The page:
(i) Papua New Guinea alone speaks 823
(ii) English is the most common second language
b) the most common religion is Christianity from the work of missionaries and colonial
B) Arts
a) most art is in the form of baskets, mats, masks, etc
(i) these are sold to tourists
IV) Island Life
A) Traditional Life
a) Polynesia
(i) most people live in villages with wooden houses and thatched roofs
1 the villages are led by a chief
(ii) in the past, most cultures in this region were warlike
b) Micronesia
(i) tended to live peacefully with their neighbors and live in extended family groups
(ii) mostly survived on fishing and farming
c) Melanesia
(i) most people live near the coast for fishing
(ii) some are still hunter-gatherers
B) Recent Change
a) since most islands are small, very few can support large cities, however those that can
have seen population growth beyond what they can handle
(i) this leads to shantytowns, poor sanitation, etc
b) modern communication has allowed many islands to unify when before they were

3- Australia, New Zealand, and Antarctica

I) History: Distant European Outposts

A) The Original Inhabitants
a) around 40,000 years ago, Aboriginal people migrated to Australia
(i) since they lived by hunting and gathering, the British who found them decided
they weren’t using the land, so they took it for their own uses
(ii) at the time there were about 500 groups of Aborigines speaking 200 dialects in a
complex society with religious beliefs and social structures
b) about 1,000 years ago, Polynesians called the Maori settled New Zealand
(i) originally peaceful, the Maori became a warrior-centric society after a series of
natural disasters killed many of their people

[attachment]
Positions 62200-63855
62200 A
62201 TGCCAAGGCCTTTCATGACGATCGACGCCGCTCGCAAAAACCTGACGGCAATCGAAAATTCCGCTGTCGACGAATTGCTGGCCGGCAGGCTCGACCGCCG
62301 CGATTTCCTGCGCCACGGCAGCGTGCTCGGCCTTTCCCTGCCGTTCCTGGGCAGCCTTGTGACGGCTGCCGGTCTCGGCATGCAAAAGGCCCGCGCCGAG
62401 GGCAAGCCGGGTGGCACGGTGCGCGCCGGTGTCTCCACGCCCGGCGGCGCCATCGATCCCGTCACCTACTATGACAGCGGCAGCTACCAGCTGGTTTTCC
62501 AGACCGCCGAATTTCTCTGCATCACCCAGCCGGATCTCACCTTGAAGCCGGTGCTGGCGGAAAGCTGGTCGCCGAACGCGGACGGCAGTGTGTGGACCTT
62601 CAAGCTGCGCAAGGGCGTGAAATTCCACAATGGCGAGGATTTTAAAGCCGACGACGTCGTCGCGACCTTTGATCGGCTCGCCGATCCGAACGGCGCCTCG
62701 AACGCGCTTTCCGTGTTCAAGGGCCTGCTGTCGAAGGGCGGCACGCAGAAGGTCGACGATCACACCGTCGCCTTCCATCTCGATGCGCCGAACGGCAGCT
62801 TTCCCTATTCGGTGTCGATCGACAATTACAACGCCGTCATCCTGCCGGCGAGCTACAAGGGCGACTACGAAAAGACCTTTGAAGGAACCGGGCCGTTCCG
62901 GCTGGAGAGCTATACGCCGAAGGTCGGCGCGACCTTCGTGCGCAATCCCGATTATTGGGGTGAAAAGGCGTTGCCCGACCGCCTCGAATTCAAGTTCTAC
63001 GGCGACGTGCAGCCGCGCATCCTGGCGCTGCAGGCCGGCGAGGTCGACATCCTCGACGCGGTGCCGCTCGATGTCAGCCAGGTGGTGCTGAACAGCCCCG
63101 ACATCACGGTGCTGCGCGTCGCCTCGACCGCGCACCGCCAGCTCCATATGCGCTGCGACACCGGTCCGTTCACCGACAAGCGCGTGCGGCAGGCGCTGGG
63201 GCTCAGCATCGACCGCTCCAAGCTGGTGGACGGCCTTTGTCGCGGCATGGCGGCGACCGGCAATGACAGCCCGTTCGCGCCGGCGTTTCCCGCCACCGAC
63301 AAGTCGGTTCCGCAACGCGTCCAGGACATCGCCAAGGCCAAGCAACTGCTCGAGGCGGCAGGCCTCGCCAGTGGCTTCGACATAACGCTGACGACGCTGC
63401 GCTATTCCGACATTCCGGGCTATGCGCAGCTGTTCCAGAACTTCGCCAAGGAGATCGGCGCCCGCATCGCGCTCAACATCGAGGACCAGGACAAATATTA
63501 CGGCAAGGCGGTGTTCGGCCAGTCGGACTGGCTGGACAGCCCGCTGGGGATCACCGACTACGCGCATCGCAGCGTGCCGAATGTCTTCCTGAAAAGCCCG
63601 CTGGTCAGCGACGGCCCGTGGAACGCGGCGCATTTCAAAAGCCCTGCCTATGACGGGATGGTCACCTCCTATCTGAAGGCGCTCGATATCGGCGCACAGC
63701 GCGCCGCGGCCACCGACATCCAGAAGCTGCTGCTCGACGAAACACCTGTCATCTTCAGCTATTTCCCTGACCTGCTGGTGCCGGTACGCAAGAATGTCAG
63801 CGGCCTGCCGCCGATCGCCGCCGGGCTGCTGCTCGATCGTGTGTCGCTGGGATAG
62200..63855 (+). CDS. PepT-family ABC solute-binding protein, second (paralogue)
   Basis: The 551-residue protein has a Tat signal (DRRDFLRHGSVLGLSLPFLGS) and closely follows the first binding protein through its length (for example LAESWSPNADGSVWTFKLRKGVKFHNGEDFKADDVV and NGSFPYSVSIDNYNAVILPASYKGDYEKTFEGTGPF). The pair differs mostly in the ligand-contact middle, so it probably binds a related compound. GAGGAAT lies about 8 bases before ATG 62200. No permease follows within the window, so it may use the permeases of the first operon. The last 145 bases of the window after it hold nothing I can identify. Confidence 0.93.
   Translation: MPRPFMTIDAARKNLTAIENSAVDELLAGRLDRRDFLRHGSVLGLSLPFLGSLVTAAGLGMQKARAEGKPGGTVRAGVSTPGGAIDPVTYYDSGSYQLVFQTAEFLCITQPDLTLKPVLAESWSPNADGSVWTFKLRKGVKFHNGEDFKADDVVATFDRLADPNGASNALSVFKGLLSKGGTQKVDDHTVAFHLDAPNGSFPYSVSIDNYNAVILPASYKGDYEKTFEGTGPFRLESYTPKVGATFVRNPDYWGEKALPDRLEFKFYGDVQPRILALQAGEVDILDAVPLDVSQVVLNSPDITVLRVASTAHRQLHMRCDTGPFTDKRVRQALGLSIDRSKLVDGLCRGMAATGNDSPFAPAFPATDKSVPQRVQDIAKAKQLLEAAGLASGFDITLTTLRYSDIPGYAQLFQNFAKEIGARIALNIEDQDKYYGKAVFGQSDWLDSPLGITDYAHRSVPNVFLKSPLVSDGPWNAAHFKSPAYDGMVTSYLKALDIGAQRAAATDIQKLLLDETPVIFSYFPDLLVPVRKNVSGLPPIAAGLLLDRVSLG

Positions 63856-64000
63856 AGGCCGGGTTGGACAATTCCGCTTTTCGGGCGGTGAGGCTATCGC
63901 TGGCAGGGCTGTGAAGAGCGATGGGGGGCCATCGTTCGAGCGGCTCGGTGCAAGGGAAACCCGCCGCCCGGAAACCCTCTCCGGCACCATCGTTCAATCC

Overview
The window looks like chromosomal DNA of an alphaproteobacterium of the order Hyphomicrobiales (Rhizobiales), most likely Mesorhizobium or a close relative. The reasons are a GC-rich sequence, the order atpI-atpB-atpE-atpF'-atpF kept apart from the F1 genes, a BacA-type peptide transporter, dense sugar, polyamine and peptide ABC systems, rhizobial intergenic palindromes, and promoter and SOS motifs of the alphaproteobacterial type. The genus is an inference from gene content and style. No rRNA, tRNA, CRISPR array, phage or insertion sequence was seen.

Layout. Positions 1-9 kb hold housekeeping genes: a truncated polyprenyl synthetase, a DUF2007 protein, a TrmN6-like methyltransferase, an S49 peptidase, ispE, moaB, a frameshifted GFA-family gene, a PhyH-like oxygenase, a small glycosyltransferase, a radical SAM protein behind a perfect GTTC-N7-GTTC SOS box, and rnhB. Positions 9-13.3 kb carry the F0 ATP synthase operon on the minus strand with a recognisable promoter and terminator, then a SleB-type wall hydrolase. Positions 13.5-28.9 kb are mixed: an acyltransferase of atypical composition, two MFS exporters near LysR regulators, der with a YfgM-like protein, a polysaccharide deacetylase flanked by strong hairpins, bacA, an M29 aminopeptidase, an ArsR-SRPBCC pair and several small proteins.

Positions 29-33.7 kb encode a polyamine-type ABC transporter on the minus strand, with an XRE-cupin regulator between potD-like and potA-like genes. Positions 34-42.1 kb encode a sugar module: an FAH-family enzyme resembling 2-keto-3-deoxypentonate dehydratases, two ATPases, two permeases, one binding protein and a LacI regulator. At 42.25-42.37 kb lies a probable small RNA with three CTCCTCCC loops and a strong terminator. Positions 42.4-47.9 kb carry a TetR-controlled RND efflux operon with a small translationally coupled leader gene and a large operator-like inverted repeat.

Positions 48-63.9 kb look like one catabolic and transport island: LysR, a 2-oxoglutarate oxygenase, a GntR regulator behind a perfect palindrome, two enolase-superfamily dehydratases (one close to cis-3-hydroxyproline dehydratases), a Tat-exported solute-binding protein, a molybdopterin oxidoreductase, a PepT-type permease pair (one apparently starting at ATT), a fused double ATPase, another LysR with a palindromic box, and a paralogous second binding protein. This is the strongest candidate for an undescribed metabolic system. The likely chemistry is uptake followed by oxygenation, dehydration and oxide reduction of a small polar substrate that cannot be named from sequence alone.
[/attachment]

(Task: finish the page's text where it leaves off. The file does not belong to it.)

B) Early Explorers
a) Captain James Cook discovered both New Zealand and Australia, and he found a few
islands off the coast of Antarctica, but didn’t see the mainland
(i) the first to see the mainland of Antarctica was a Russian expedition
C) European Settlement
a) Early Days:
(i) Britain settled Australia in 1788 and originally named it New South Wales
1 it was set up as a penal colony for debtors because Britain’s prisons were too
2 it also was a good spot for Pacific naval bases
(ii) New Zealand was populated by hunters and whalers from Europe, the US, and
(iii)Antarctica was not settled, and today only a few scientists live there consistently
b) Taking Over:
(i) British colonists violently took lands from the Aborigines, who died as a result of
warfare and infection from European diseases
(ii) in 1840 the British and many Maori tribes signed the Treaty of Waitangi
1 this gave Britain control of New Zealand in their words, but the Maori thought
it meant governorship, which would mean the Maori still owned the land
 this would lead to wars in the 1840s and 1860s that the British won
 many Maori also died from disease
c) in the 1850s and 60s gold was discovered in Australia and New Zealand, leading to
an explosion of population
(i) few miners ever struck it rich, though
II) Modern Nations
A) Rights and Land Claims
a) both Australia and New Zealand became independent countries in the first decade of
the 1900s
(i) in 1893, New Zealand became the first country to grant women the right to vote
1 also the first to provide government pensions for seniors
b) native people in both countries generally have less education and higher rates of